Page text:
I’ll get to that in a moment. But let me first finish with the torture document. You see, (as Glen Greenwald has pointed out) it’s no wonder that “Americans” can’t identify with the tortured much less connect them with Jesus.

That’s because since the Report’s release on December 9th, the mainstream media (MSM) has treated us to an endless parade of torturers and torture enablers explaining away the conclusions of the Senate’s years-long study.  We haven’t heard a word from the victims of torture or from the families of those whose sons and daughters were killed at the hands of sadistic representatives of our government.

The result of this one-sided silencing of the victims has been to rob them of their humanity – of their very existence.  Given the deafening silence, why would we feel compassion for people who don’t even exist? Out of sight, out of mind.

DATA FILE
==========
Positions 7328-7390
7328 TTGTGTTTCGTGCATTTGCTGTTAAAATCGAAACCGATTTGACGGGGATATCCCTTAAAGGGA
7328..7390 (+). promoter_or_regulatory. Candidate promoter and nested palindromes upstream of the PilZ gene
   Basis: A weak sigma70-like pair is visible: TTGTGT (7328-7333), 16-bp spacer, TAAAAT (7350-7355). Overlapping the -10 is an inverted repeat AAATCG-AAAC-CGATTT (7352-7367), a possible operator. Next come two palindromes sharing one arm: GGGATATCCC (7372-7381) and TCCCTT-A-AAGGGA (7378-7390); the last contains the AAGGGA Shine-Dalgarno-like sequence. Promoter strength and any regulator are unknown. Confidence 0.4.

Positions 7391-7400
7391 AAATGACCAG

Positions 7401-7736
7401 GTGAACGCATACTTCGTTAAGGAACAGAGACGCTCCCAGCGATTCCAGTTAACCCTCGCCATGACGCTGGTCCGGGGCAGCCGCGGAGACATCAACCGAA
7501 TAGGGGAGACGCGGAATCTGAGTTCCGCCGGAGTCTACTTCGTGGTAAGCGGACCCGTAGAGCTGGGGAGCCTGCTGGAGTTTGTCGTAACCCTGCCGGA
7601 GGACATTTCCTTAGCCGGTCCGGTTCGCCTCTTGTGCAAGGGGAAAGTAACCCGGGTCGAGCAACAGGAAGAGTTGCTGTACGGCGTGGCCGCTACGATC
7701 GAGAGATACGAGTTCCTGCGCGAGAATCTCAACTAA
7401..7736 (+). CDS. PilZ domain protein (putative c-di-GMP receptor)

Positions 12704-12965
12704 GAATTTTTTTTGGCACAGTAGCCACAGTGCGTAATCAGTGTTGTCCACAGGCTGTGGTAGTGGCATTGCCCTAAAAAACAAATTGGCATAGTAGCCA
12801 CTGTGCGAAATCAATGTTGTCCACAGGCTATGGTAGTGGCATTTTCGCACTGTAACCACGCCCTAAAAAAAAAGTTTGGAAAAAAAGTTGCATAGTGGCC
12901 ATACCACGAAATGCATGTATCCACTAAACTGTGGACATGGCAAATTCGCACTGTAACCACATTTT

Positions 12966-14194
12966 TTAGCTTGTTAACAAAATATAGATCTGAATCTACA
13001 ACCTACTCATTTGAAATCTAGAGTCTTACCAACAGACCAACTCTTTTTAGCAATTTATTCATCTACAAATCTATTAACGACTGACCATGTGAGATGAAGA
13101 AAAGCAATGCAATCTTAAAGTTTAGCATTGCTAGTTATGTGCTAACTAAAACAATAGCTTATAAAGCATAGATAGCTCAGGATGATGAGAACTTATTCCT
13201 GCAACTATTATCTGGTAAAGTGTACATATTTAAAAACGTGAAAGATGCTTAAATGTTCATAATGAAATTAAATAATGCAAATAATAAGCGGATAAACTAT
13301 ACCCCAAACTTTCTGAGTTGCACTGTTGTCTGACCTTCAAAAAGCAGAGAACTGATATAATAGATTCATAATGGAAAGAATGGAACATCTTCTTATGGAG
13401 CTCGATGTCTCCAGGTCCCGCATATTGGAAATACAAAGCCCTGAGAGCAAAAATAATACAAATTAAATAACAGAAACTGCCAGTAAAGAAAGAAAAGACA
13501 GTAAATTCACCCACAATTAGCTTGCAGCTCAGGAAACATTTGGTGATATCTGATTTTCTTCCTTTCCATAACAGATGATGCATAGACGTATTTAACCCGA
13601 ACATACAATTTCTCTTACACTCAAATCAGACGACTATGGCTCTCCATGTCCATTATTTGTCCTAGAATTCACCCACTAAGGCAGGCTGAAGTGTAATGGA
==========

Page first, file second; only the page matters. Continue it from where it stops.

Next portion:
Imagine how better informed we’d be if on “Meet the Press” or somewhere Mr. Cheney had to defend his policies against his victims – many of whom, Greenwald reminds us (because he has interviewed them) are incredibly articulate. Perhaps the victims might suggest waterboarding the ex-VP to see if he really believes that practice doesn’t sink to the level of torture.

According to University of Wisconsin –Madison Professor Alfred McCoy (the author of Torture and Impunity) this erasure of victims is all part of a five-stage policy on the question of torture. After the Abu Ghraib scandal broke in 2004, the first step was identifying the low level perpetrators with “bad apples.” The second stage kept rumors of more widespread torture at bay in the name of national security. Thirdly, President Obama adopted the “let’s look forward, not backward” approach. Fourthly came the move to exonerate all those guilty of torture or enabling the practice. Finally we’ve reached the stage which emerged last week: vindication before the bar of history of all those connected with U.S. torture.